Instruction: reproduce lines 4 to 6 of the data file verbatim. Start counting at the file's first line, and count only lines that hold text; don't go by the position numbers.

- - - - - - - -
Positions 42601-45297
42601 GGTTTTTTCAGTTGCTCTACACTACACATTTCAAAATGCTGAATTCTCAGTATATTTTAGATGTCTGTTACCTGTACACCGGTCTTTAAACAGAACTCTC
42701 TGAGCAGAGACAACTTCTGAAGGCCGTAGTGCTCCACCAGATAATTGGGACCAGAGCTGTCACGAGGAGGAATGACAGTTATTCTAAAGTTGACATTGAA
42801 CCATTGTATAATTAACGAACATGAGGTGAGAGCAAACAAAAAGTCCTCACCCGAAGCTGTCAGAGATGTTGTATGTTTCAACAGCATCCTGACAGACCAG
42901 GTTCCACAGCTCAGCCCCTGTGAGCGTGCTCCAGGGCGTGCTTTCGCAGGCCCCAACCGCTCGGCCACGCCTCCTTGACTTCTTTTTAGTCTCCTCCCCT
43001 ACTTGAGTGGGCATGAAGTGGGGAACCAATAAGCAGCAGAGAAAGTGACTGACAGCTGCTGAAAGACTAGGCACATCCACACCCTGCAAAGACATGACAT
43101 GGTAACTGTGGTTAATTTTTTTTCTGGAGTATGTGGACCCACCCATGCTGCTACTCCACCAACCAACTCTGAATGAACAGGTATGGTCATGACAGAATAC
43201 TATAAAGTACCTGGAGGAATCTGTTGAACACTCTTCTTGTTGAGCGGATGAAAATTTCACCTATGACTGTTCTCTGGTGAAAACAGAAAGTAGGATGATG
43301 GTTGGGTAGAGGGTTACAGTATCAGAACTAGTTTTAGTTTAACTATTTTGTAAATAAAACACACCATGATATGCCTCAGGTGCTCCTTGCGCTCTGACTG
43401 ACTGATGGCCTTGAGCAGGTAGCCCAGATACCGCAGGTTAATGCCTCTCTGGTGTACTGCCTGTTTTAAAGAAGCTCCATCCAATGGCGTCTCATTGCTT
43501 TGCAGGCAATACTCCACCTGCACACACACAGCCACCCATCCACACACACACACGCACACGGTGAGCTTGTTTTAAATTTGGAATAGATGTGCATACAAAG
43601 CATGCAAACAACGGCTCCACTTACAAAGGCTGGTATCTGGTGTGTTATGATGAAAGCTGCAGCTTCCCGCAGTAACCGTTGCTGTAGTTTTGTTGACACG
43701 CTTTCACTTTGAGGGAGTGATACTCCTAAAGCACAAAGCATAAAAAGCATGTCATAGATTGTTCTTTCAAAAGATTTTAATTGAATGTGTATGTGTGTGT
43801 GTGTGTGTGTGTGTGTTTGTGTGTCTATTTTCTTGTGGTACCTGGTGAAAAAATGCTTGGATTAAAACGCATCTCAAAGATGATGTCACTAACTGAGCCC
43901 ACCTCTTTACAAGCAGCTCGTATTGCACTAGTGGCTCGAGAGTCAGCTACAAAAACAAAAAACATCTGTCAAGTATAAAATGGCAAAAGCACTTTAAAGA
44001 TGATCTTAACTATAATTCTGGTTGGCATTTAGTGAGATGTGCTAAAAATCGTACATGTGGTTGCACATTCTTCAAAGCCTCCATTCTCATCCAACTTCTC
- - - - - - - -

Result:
42801 CCATTGTATAATTAACGAACATGAGGTGAGAGCAAACAAAAAGTCCTCACCCGAAGCTGTCAGAGATGTTGTATGTTTCAACAGCATCCTGACAGACCAG
42901 GTTCCACAGCTCAGCCCCTGTGAGCGTGCTCCAGGGCGTGCTTTCGCAGGCCCCAACCGCTCGGCCACGCCTCCTTGACTTCTTTTTAGTCTCCTCCCCT
43001 ACTTGAGTGGGCATGAAGTGGGGAACCAATAAGCAGCAGAGAAAGTGACTGACAGCTGCTGAAAGACTAGGCACATCCACACCCTGCAAAGACATGACAT